Lecture One Hundred and Seventy-seventh
24. Damascus is waxed feeble, and turneth herself to flee, and fear hath seized on her; anguish and sorrows have taken her, as a woman in travail.
24. Remissa est (vel, debilitata) Damascus; convertit se ad fugam; et tremor apprehendit eam; angustia et dolores tenuerunt eam tanquam parturientem.
The Prophet goes on with the same subject, for as the kingdom of Syria had flourished, and had been eminent in wealth and power, it was hardly credible that it could so soon be overthrown. This, then, is the reason why the Prophet, according to his usual manner, describes at large the ruin of that kingdom in order to confirm what he said.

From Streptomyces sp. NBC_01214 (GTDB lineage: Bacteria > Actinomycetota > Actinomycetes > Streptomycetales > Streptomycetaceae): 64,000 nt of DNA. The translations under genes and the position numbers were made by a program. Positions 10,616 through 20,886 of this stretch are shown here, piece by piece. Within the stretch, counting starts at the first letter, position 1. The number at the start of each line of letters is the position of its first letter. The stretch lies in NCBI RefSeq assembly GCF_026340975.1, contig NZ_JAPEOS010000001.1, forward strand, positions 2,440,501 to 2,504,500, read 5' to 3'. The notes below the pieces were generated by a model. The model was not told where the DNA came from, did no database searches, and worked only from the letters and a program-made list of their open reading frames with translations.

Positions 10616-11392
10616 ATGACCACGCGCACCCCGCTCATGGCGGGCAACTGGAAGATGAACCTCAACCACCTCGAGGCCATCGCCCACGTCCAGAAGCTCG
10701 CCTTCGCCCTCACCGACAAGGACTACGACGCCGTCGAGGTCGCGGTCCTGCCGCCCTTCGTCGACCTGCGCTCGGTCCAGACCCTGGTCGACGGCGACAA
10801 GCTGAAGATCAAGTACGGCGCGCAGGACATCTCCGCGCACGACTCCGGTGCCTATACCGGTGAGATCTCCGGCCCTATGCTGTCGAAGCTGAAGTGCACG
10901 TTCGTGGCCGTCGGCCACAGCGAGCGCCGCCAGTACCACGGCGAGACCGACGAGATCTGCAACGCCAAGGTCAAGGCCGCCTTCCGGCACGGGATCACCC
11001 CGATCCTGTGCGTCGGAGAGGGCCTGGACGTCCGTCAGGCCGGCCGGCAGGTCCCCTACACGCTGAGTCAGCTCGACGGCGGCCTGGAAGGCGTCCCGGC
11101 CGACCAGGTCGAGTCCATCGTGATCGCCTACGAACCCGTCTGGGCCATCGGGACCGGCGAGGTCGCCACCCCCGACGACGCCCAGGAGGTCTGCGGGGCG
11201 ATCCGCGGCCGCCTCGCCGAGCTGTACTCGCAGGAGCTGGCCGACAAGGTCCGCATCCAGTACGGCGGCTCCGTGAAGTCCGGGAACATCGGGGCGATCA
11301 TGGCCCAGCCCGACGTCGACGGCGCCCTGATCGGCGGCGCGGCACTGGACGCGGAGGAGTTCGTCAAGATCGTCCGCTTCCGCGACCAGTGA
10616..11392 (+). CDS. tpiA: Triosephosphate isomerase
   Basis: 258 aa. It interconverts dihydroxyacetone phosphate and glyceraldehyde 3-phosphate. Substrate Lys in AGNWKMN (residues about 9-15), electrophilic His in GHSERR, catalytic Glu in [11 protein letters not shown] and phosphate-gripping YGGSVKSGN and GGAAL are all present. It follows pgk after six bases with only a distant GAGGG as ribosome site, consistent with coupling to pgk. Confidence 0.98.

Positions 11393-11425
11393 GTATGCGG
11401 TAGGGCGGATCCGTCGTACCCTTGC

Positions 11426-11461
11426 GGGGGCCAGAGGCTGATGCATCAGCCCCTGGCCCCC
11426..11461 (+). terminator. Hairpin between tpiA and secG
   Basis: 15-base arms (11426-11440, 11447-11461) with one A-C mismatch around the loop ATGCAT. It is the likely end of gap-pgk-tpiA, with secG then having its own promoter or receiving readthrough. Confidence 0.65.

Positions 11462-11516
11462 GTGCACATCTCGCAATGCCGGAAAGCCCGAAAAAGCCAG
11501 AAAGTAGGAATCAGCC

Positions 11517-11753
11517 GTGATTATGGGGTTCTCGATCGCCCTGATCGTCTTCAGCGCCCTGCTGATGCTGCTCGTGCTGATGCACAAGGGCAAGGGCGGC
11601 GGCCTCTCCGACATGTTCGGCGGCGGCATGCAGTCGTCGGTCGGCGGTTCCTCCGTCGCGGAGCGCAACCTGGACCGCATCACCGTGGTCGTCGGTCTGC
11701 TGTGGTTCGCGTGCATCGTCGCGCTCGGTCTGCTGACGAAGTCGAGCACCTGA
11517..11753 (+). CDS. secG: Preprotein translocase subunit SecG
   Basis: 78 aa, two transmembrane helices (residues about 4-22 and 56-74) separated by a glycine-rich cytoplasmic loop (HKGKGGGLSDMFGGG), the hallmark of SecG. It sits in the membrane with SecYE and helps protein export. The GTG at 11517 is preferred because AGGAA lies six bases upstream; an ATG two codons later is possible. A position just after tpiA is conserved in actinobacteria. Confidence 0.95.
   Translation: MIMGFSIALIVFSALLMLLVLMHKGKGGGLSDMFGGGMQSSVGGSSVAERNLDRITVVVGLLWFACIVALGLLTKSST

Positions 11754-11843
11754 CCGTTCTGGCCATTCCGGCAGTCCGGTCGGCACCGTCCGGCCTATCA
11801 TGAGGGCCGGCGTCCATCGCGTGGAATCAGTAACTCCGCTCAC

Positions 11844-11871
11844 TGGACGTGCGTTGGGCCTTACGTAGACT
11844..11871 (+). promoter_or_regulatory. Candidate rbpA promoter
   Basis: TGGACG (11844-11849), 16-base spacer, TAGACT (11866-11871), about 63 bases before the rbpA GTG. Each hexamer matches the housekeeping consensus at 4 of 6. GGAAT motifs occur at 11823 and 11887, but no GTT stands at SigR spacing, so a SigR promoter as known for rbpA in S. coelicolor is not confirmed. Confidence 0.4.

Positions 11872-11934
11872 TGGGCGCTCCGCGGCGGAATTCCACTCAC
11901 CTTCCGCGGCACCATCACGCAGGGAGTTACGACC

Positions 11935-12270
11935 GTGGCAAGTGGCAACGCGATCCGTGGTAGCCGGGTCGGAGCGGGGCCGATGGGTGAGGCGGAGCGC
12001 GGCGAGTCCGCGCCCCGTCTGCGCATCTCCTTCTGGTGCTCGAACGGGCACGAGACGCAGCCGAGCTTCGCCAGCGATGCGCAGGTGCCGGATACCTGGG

He then says, relaxed, or weakened, is Damascus. This verb, indeed, sometimes means to cease: he means that she was broken in strength. But under the name of this city, he includes, as it was stated yesterday, the whole kingdom of Syria, which was celebrated for its riches, largeness, and number of men. She turns, he says, to flight. By these words he intimates that no safety remained for the Syrians except by fleeing into other countries. And it is a miserable safety when men cannot otherwise secure it than by a voluntary exile. He adds the reason, Trembling has laid hold on her, anguish and pangs have seized her as a woman in travail. Whenever this comparison occurs in Scripture, some sudden and unexpected evil is intended. The Prophet then no doubt means that the ruin of Syria would be sudden; and he says this, that it might not trust in its own power, and that others might not think her to be beyond danger, because they saw that it was fortified by the number of its men, and by the abundance of all other things. It now follows, --